I hope someone serves this to me in 15 year’s time, because I’d love to see how it turns out. Right now it looks a little caricatured, with warm alcohol and a blast of mint matched to thick, bold, soupy plums and tar, the texture silken and the amount of fruit quite substantial. It’s a grunty wine, but it’s also quite impeccable. The tannins are ripe and fine, the flavour full, the texture soft. My hesitation is based around the fact that it also seems simple and warm, but time in the bottle may well fix that. Drink: 2012-2019. 91 points, Wine Front (1/2007).
Coonawarra is supposed to be Cabernet country, but Shiraz can do well there too. This is a full-bodied, rich wine that manages to be hugely concentrated yet not overly heavy. Leathery, meaty, bacony notes are layered over plummy fruit, while berry notes emerge on the finish, dusted in coffee and cocoa. Drink to 2020. 92 points, Joe Czerwinski (1/2008).
Kym Tolley selects this wine from a section of his Cottage block, where the small berries provide for the top Shiraz in his range. This full, rich red is much more than just a fruit monster. It’s silken and complex, with red spice to the sunny black fruit. An earthy savour develops with air – suited to decanting now with thick-cut lamb chops. 92 points, Wine & Spirits (2/2008).
The 2004 Shiraz Special Select raises the bar considerably. It was barrel-fermented in 100% new oak, mostly American. It reveals an alluring bouquet of cedar, earth, pencil lead, smoked meat and game, licorice, blueberry, and blackberry. Full-bodied, it is still tightly wound but very well-balanced. It is full-flavoured, spicy, and succulent with 6-8 years of aging potential. It should drink well through 2024. 91+ points, Jay Miller (10/2007).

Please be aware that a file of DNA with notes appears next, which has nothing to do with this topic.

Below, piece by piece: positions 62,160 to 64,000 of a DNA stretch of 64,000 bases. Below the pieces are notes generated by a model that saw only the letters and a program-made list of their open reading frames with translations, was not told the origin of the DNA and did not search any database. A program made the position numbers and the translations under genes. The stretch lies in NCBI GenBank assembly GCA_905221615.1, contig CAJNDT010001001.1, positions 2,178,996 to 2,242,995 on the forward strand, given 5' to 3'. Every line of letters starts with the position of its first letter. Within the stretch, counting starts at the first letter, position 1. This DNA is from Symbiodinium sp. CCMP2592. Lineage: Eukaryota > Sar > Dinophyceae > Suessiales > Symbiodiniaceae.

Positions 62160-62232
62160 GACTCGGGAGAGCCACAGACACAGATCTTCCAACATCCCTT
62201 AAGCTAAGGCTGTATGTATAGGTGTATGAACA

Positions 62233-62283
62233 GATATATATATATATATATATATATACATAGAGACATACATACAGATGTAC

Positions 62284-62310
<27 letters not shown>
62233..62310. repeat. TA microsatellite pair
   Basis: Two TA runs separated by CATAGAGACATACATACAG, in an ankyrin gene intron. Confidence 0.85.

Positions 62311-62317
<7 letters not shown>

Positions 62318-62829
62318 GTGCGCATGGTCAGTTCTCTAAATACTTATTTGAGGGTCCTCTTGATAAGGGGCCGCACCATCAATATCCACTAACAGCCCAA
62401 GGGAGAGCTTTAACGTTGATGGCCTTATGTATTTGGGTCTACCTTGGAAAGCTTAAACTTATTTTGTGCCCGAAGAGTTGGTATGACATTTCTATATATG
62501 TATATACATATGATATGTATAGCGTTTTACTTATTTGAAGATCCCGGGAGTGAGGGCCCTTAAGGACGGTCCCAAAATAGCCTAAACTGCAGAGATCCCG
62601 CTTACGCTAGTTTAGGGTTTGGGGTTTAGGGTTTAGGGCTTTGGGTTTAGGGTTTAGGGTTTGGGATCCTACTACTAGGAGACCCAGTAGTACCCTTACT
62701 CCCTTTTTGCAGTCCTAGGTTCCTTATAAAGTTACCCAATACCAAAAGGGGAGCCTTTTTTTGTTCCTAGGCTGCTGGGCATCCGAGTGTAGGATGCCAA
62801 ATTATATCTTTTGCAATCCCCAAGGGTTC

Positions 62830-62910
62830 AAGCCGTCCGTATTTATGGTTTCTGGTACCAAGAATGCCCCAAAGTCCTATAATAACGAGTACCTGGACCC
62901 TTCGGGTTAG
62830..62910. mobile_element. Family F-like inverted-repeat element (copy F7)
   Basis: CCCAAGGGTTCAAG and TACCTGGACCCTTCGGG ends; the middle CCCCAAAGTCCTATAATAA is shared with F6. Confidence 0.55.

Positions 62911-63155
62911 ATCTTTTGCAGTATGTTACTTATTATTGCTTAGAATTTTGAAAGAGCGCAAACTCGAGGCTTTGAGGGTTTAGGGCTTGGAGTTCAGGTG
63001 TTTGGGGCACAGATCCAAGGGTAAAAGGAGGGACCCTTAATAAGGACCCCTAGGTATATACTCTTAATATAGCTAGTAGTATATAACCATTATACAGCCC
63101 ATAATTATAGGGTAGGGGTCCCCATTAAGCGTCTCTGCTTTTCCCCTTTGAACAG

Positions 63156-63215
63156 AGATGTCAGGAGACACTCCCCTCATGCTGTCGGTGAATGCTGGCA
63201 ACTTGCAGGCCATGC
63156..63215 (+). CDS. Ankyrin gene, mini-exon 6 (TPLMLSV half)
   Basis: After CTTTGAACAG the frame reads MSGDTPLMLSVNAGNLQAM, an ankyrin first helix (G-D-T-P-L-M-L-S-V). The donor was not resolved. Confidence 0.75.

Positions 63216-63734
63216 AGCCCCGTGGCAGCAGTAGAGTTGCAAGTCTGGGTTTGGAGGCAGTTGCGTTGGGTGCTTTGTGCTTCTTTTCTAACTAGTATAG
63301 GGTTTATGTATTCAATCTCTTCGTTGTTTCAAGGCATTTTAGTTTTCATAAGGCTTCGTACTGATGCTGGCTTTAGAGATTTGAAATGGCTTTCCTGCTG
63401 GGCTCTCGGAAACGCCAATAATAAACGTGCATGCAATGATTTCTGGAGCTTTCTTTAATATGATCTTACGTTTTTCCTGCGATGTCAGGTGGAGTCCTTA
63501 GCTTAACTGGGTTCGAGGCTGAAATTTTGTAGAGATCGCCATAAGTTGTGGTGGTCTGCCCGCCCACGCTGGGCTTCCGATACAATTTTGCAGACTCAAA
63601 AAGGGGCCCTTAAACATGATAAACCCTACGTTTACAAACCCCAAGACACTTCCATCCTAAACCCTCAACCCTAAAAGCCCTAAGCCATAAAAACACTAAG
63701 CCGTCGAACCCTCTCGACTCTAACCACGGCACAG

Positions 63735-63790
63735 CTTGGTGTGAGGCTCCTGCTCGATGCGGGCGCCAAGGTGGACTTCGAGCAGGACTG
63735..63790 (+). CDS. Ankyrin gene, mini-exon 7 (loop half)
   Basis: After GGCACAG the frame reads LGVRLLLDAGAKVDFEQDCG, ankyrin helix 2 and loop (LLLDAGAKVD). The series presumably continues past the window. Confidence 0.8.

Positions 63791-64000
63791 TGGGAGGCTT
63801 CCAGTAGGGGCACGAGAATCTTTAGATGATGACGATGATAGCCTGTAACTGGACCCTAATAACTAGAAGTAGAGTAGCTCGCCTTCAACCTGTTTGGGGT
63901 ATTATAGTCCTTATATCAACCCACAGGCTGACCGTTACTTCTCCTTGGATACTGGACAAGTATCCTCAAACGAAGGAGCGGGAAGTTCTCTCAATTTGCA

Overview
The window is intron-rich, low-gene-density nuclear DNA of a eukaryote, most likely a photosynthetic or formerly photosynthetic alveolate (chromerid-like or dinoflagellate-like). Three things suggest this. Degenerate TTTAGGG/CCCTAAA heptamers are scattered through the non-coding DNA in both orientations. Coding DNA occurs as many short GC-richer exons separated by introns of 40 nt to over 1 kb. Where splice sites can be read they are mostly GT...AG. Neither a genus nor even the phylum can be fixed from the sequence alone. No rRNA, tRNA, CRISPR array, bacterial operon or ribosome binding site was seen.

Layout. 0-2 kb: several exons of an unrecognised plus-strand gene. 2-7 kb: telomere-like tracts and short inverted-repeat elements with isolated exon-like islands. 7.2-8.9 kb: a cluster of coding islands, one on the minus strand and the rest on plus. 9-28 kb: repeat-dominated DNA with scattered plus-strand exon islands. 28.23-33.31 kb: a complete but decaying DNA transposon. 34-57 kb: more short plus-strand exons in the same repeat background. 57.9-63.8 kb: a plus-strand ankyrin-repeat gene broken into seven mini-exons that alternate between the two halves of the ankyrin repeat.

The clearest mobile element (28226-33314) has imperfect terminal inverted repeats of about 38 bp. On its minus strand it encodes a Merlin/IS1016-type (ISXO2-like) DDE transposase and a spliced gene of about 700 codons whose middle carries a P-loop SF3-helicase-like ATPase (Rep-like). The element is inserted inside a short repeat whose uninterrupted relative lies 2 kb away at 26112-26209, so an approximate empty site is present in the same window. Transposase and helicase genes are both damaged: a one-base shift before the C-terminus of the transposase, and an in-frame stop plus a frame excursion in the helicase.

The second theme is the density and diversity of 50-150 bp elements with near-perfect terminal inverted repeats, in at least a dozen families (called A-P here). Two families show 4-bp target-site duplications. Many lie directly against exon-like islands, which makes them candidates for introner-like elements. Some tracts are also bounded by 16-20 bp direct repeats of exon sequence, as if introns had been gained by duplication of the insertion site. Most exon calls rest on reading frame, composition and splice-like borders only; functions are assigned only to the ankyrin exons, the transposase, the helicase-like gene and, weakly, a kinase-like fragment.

CoonawarraThe first vines were planted in Coonawarra by John Riddoch in 1890, however it was not until the renewed interest in table wine production in the 1950's that Coonawarra was brought into the limelight. Located almost 380 km southeast of Adelaide, Coonawarra is today one of the most famous red wine regions in Australia. Its weathered limestone terra rossa soils, avaibility of water and relatively cool maritime climate make it a unique viticultural region. Extremely flat and unprotected, Coonawarra is exposed both to the swinging influences of the cool Great Southern Ocean and hot, dry northerly winds. Spring frosts also pose a major threat with the potential to wipe out entire crops. Mechanical harvesting is widely employed in the region although smaller producers prefer to tend their vines by hand. Coonawarra is best known for classically-styled Cabernet Sauvignon, although in good years, Shiraz from the region is also very compelling.